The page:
I was thinking about the meaning behind “Outline” and how it’s kind of an ideal vs. reality concept in how the song speaks on the ideal of finding your soulmate and ends with the reality that many don’t just find the perfect picture of someone at first sight. You’ve also described “Boy On TV” as having a similar concept of people falling in love with others on TV or over the internet who are showing their ideal self so people tend to forget about those in their own reality. Did you write these songs coming from the perspective of a realist or an idealist?
I’m definitely, in general, a realist. I wish I could be more of an idealist sometimes. Pessimism isn’t always a fantastic thing to live with. I wrote the song from the perspective of a realist trying as hard as he can to have some elements of idealism inside of him. “Boy On TV” is a song that I wrote with a friend of mine called Danny Spadaro and it was an idea he had for a song and I really resonated with it- it’s cool that you related it to “Outline” because I never thought of it that way. It’s written from a realistic standpoint. If anything, “Outline” is about this idealistic view of meeting someone and it’s love at first sight and it’s perfect, whereas realistically that’s not necessarily the case. “Boy on TV” would have a similar element, where in an ideal world you want them to see you as well, but realistically people are so infatuated with others that are on the internet. That song is a lot more light-hearted and up-tempo to give people something a bit different. People were expecting something slow and sad from me, but I wanted to show a different side.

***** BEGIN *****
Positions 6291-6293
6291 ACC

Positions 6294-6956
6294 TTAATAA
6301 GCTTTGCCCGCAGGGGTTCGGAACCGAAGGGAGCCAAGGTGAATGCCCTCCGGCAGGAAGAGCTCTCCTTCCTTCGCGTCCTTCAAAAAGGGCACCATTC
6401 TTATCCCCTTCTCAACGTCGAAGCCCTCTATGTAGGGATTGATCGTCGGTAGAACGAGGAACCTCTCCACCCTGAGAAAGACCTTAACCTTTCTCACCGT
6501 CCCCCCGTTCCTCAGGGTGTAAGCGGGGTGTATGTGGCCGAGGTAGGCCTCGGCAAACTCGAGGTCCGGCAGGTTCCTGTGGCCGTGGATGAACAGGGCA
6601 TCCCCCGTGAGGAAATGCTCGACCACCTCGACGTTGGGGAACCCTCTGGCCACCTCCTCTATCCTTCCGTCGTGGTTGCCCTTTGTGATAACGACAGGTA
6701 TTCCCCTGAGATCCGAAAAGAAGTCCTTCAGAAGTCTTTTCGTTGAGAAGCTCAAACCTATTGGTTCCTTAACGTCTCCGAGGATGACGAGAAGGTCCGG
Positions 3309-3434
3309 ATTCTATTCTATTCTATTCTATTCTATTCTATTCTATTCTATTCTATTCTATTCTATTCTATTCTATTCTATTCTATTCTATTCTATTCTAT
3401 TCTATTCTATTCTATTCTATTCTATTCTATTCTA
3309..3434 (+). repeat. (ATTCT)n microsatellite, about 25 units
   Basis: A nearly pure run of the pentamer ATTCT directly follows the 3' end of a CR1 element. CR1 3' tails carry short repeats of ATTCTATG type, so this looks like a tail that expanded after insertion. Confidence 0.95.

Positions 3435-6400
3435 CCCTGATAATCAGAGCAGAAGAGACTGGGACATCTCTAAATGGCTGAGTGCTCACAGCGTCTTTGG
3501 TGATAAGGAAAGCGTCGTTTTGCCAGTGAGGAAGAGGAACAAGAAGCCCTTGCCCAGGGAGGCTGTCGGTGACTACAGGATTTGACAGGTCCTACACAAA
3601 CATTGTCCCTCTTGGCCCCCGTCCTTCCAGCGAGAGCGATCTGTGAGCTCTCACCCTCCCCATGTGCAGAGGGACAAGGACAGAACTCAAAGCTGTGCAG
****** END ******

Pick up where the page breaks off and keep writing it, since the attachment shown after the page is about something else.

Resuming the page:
In over a year's difference between “Outline” and “Boy on TV,” what has changed for you creatively?
I couldn’t even compare the two- there’s been such a massive shift. When I did “Outline,” it was the first song I ever finished writing. The guy that produced it was this really talented producer in the area, and I did it without any other real advice. I was kind of all on my own. Flash forward to “Boy On TV,” which I recorded in Los Angeles with Joseph Tilley (producer and artist), and Danny Spadaro (songwriter and producer). They're both legends! It’s crazy to think about how amazing that is and how grateful I am for that massive shift and to be given that opportunity. There’s so much that’s happened in between- I’ve got managers now, shoutout Jack and Kam, who have been amazing in guiding me on this new journey that I'm on and I'm extremely grateful for them.